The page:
Strikes are Destiny’s versions of dungeons. There is one Strike per planet, and while the locations are reused from Story Missions, the enemies and bosses are different. Strikes are done in groups of three people, and the player can assemble a party themslves or queue for a party individually. Strikes is more fun, and the effort Bungie put into the different bosses noteworthy. The bosses are hard to defeat and have some unique mechanics.
In Patrols, the player can explore a planet as they wish and do different objectives. Most of these objectives are dictated by bounties. These include killing X of a certain type of enemy, killing a specific enemy, scanning an object, or scouting an area. This is where Destiny’s open world matchmaking system shines because it only shows the player a certain number of other players in the area. Not so many that all the enemies are dead, but enough to seek help if the player needs it. During Patrols, random events will occur, and players usually all rush to join.
The Crucible is the player versus player portion of Destiny. This is the mode that most closely resembles Halo multiplayer. Players use the weapons and abilities they currently are equipped and do battle in a 6-on-6 matchup. There is a robust advancement system where players can earn experience, weapons and armor in Crucible mode.
DESTINY is a first person shooter game. Therefore, most of the gameplay is gun violence. The Guardians are fighting for survival and exclusively attack hostile alien enemies in every game mode except Crucible. This distinction is important. It’s one thing to be fighting soulless creatures bent on destruction, but to fight other human beings without much context raises moral problems.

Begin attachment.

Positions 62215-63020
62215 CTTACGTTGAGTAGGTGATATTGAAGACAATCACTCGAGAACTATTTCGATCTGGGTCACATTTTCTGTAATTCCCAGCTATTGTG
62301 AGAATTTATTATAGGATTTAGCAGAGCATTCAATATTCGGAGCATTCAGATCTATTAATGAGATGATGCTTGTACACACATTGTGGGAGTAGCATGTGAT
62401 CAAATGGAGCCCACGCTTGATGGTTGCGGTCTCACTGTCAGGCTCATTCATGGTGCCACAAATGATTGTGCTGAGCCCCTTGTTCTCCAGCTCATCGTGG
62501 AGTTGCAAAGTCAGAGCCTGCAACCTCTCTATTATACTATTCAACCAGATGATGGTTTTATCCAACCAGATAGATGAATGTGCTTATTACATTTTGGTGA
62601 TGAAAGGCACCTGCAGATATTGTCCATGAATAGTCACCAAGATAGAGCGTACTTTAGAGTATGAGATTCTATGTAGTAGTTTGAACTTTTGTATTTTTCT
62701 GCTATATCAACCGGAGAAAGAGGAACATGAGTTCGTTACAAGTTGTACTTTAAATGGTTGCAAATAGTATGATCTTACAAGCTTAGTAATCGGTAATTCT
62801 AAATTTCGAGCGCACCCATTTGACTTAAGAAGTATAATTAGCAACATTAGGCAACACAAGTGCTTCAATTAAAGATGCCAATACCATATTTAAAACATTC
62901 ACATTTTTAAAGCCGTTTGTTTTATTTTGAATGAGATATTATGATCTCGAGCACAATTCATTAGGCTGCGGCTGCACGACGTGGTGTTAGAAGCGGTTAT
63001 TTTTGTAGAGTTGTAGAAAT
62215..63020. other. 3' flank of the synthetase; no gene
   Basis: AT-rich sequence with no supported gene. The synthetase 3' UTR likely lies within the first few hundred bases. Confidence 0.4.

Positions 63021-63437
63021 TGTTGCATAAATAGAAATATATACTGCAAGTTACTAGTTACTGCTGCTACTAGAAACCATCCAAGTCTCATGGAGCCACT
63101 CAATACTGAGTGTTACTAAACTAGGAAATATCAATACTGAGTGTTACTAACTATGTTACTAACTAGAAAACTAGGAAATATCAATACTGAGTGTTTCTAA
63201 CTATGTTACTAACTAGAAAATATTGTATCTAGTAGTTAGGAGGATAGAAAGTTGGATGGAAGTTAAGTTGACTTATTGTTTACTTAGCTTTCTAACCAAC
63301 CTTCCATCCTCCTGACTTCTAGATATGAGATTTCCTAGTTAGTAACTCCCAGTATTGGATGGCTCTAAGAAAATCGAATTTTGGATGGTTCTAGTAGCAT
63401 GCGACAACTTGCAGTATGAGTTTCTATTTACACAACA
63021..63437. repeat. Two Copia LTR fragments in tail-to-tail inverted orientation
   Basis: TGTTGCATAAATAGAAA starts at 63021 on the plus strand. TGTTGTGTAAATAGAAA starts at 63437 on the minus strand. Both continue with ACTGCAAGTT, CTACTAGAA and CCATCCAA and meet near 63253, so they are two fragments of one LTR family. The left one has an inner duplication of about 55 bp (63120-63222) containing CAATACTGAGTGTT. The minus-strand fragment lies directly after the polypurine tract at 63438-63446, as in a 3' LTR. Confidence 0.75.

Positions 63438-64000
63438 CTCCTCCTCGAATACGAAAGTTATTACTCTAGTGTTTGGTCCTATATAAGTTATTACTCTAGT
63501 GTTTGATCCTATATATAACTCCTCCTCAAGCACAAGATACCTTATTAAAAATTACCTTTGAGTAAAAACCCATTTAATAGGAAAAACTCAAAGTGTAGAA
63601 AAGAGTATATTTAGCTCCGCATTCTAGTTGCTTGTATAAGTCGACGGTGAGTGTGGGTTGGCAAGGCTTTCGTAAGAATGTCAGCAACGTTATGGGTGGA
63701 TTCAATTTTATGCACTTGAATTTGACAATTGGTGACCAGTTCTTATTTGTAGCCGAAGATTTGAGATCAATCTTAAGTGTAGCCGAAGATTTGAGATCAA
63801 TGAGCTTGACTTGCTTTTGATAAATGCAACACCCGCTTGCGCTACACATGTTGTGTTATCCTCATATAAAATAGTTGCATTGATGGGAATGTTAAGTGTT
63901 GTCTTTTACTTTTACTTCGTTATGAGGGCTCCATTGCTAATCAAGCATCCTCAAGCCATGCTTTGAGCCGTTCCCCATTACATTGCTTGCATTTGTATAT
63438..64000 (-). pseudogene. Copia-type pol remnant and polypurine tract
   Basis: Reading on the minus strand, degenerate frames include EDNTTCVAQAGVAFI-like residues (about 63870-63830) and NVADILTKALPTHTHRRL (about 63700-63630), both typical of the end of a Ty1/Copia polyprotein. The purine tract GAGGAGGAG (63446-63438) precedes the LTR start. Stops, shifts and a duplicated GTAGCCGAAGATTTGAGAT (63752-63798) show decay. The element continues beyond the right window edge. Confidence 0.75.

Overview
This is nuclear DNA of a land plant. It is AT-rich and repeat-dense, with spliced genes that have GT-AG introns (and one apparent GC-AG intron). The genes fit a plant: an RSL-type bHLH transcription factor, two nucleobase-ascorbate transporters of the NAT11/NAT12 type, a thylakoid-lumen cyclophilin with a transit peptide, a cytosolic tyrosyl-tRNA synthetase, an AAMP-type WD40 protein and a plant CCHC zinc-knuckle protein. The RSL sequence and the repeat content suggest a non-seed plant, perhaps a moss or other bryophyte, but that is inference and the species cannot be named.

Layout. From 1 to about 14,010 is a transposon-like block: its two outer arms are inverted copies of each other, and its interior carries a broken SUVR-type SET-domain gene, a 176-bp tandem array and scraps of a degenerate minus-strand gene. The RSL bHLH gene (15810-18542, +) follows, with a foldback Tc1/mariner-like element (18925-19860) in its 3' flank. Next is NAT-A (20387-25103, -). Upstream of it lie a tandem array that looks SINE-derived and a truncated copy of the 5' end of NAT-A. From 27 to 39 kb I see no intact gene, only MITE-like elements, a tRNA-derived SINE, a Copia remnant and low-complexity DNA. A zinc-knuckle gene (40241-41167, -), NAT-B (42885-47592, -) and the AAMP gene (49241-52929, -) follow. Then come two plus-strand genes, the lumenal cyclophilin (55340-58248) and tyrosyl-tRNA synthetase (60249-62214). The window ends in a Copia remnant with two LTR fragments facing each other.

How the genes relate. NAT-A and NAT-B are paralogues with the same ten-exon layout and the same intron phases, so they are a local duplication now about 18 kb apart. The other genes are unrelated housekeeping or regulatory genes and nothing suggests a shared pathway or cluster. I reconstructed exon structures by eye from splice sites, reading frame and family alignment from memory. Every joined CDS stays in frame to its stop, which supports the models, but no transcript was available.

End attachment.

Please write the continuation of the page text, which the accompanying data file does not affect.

In Crucible mode, though players attack each other, the characters simply fall over or vaporize when killed. There is no blood or gore. Certain aliens will release a black or white liquid when killed. The player character will occasionally yell out in pain when attacked. There is some light obscene language when a character utters the “h” word. There are no sexual references or nudity. There is surprisingly overt Christian imagery in Destiny. The player characters are literally warriors of the Light who draw on the power of the Traveler to fight the Darkness. The Traveler sacrificed itself to save humanity. The Speaker is a prophet for the Traveler and is a positive and respected character.
This is one of the cleaner first person shooters out there. One caution is that the game requires an Internet connection, so the player will always been around other players, even when doing Story Missions solo. There is no text chat and no proximity voice chat. Players have to be in a party and enable voice chat in order to communicate with other one another. Standard caution for online interactions applies. However, in more than 12 hours of playing Destiny, I never heard another player talk.
Overall, DESTINY is a solid game despite the shortcomings of the Story Missions. The gameplay feels great and anyone familiar with Halo will feel right at home. The advancement system is implemented well through Level 20. Finding new guns and armor upgrades is enjoyable and there is a nice weapon variety between the three major types. Playing with friends is highly encouraged as it will make the Story Missions less repetitive and greatly enhance the other game modes as well. Because of the action violence, DESTINY is not a game for young children.
How is the Traveler similar to Jesus?
How are Guardians similar to Christians?
How is the Darkness similar to evil in our world?
Genre: First Person Shooter
Intended Audience: Teenagers and adults
ESRB Rating: T
Platforms: PlayStation 3, PlayStation 4, Xbox 360, Xbox One (Reviewed on PlayStation 3)